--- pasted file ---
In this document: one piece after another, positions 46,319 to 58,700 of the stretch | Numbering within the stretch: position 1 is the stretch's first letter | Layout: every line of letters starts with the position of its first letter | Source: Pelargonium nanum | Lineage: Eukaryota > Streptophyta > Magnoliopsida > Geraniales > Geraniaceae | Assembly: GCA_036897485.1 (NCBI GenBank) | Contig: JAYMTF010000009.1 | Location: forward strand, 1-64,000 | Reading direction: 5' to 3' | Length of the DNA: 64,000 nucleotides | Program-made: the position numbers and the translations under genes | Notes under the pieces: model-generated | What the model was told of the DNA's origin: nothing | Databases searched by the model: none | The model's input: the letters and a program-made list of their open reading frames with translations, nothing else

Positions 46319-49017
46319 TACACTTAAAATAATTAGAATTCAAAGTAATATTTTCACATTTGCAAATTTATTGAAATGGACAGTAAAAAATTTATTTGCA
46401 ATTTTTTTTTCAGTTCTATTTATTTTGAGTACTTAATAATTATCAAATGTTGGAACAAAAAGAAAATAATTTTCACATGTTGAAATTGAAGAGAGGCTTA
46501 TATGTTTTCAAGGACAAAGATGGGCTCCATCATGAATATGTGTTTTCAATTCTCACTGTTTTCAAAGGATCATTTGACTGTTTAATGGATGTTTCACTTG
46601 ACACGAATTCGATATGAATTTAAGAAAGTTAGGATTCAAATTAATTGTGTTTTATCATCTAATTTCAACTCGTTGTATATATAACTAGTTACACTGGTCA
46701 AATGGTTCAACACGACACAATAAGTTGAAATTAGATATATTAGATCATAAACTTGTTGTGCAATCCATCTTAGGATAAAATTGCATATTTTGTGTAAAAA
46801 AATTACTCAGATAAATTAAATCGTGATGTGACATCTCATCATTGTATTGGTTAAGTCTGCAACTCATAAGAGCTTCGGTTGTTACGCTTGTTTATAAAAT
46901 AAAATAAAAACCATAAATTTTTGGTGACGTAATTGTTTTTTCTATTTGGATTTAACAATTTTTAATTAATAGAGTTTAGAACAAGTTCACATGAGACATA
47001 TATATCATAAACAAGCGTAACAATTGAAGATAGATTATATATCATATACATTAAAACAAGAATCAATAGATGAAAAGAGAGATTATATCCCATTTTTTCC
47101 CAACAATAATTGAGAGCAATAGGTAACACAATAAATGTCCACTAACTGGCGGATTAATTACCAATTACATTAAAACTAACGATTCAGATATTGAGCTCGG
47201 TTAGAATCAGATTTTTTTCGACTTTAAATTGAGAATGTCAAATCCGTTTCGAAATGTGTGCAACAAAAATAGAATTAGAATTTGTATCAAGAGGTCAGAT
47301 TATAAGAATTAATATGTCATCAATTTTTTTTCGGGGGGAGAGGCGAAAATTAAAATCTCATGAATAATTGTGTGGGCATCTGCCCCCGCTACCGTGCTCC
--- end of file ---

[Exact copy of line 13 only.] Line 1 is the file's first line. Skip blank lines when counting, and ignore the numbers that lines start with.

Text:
47301 TATAAGAATTAATATGTCATCAATTTTTTTTCGGGGGGAGAGGCGAAAATTAAAATCTCATGAATAATTGTGTGGGCATCTGCCCCCGCTACCGTGCTCC